I pray on the principle that wine knocks the cork out of a bottle. There is an inward fermentation, and there must be a vent.
I pray you, do not fall in love with me, for I am falser than vows made in wine.
Wine enters through the mouth, Love, the eyes. I raise the glass to my mouth, I look at you, I sigh.
Accept what life offers you and try to drink from every cup. All wines should be tasted; some should only be sipped, but with others, drink the whole bottle.
I cook with wine, sometimes I even add it to the food.
If reassurances could dull pain, nobody would ever go to the trouble of pressing grapes.
All worries are less with wine.
Philosophy is like wine. There are good years and bad years but, in general, the older the better.
When you kiss me, your lips upon mine, your kisses taste so sweet, just like a glass of good wine.
With wine and being lost, with less and less of both: I rode through the snow, do you read me I rode God far--I rode God near, he sang, it was our last ride over the hurdled humans. They cowered when they heard us overhead, they wrote, they lied our neighing into one of their image-ridden languages.
[I]t is the wine that leads me on, the wild wine that sets the wisest man to sing at the top of his lungs, laugh like a fool – it drives the man to dancing... it even tempts him to blurt out stories better never told.
In wine, there's truth.
Aw I don't wanta go to no such thing, I just wanta drink in alleys.'... But you'll miss all that, just for some old wine.' There's wisdom in wine, goddam it!' I yelled. 'Have a shot!
One should always be drunk. That's all that matters...But with what? With wine, with poetry, or with virtue, as you chose. But get drunk.
Here with a Loaf of Bread beneath the Bough, A Flask of Wine, a Book of Verse - and Thou Beside me singing in the Wilderness - And Wilderness is Paradise enow.
The first kiss and the first glass of wine are the best.
Come boy, and pour for me a cup Of old Falernian. Fill it up With wine, strong, sparkling, bright, and clear; Our host decrees no water here. Let dullards drink the Nymph's pale brew, The sluggish thin their blood with dew. For such pale stuff we have no use; For us the purple grape's rich juice. Begone, ye chilling water sprite; Here burning Bacchus rules tonight!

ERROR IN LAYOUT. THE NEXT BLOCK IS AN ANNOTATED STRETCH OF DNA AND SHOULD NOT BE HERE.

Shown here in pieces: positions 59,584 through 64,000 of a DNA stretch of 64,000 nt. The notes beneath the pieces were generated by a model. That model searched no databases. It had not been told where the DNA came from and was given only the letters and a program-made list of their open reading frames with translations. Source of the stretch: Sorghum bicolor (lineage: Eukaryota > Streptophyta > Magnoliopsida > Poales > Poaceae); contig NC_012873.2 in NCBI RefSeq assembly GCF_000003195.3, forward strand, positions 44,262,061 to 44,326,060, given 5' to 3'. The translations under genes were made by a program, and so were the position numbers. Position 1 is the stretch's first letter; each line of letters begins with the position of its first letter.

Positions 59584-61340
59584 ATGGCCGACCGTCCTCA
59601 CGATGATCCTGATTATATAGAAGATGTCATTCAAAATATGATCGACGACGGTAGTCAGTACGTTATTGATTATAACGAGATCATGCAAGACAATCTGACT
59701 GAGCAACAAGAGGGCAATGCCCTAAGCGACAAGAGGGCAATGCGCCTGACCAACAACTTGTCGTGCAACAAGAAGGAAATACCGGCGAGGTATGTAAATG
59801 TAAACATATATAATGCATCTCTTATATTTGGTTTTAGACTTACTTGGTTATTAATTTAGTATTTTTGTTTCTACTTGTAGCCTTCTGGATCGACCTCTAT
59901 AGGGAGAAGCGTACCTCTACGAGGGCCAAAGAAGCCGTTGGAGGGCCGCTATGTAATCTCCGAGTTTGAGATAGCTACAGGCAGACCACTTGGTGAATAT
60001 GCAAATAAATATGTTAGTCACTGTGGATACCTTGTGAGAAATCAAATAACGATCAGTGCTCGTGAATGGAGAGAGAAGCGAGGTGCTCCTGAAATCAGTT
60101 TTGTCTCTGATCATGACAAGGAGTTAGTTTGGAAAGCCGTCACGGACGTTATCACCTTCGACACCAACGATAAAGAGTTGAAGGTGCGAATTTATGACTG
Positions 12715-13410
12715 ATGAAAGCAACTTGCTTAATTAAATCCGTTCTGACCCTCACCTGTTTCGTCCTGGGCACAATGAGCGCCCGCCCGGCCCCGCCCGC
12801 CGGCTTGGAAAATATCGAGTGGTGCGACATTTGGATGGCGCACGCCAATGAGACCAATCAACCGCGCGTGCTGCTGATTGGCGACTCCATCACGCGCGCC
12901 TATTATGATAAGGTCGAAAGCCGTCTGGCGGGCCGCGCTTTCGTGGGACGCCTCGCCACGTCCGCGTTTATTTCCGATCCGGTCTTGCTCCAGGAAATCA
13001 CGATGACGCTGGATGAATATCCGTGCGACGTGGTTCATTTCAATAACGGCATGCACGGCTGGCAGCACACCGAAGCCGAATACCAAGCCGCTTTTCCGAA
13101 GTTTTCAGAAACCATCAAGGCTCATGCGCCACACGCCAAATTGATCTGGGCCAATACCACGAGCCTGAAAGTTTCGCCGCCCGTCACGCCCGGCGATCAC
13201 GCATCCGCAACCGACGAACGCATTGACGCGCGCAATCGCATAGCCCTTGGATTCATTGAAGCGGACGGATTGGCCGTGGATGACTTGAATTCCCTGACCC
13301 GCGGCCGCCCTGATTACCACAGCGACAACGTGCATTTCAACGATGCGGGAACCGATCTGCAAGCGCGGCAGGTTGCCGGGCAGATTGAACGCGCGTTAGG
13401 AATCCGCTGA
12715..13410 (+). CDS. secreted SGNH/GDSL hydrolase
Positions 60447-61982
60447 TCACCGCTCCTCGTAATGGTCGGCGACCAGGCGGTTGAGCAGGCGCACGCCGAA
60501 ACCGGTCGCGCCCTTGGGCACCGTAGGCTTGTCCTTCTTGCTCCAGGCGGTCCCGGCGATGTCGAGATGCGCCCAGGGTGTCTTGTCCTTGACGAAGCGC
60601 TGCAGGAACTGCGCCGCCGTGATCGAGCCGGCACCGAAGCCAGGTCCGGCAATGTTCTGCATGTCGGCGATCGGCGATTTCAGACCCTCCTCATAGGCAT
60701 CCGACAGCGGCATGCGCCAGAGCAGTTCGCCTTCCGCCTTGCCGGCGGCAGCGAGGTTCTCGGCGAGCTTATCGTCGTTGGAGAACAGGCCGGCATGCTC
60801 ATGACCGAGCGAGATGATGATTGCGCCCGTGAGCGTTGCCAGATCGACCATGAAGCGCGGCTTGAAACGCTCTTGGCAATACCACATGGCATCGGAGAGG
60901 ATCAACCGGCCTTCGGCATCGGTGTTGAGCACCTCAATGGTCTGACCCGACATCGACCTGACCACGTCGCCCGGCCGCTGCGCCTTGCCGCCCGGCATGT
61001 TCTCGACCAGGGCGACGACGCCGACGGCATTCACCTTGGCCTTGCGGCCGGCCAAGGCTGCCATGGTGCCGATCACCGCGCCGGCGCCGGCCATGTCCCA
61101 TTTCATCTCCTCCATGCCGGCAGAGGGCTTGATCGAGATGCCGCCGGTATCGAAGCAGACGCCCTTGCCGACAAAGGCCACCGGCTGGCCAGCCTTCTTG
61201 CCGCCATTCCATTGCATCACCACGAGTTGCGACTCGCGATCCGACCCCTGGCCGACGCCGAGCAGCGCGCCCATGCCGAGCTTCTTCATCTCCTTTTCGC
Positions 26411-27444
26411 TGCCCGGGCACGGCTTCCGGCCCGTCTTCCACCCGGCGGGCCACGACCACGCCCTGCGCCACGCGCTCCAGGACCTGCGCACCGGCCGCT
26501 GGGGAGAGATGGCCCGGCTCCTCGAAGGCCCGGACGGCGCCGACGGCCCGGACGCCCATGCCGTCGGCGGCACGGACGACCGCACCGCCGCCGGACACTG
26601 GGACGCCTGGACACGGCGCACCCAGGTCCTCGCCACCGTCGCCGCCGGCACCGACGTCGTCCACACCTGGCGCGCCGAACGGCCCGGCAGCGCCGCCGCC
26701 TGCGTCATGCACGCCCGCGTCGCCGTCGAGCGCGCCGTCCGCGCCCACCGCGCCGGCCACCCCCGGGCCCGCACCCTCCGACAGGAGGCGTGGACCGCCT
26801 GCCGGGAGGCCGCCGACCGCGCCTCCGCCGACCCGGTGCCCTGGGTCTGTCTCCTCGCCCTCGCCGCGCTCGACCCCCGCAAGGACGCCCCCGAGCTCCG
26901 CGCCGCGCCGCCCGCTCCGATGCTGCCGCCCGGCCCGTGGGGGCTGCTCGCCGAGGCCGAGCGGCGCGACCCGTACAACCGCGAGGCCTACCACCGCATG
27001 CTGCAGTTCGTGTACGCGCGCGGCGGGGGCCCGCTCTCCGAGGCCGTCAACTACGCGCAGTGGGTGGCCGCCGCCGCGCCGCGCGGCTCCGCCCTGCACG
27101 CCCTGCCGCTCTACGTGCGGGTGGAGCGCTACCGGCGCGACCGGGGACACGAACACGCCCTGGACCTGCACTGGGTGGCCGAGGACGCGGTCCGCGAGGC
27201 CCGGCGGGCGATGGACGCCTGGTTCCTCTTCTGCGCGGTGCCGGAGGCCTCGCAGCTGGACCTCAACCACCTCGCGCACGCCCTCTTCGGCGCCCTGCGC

As if the dead really do persist, even in a bottle of wine.
There are hours for rest, and hours for wakefulness; nights for sobriety and nights for drunkenness—(if only so that possession of the former allows us to discern the latter when we have it; for sad as it is, no human body can be happily drunk all the time).
Alcohol makes other people less tedious, and food less bland, and can help provide what the Greeks called entheos, or the slight buzz of inspiration when reading or writing. The only worthwhile miracle in the New Testament—the transmutation of water into wine during the wedding at Cana—is a tribute to the persistence of Hellenism in an otherwise austere Judaea. The same applies to the seder at Passover, which is obviously modeled on the Platonic symposium: questions are asked (especially of the young) while wine is circulated. No better form of sodality has ever been devised: at Oxford one was positively expected to take wine during tutorials. The tongue must be untied. It's not a coincidence that Omar Khayyam, rebuking and ridiculing the stone-faced Iranian mullahs of his time, pointed to the value of the grape as a mockery of their joyless and sterile regime. Visiting today's Iran, I was delighted to find that citizens made a point of defying the clerical ban on booze, keeping it in their homes for visitors even if they didn't particularly take to it themselves, and bootlegging it with great brio and ingenuity. These small revolutions affirm the human.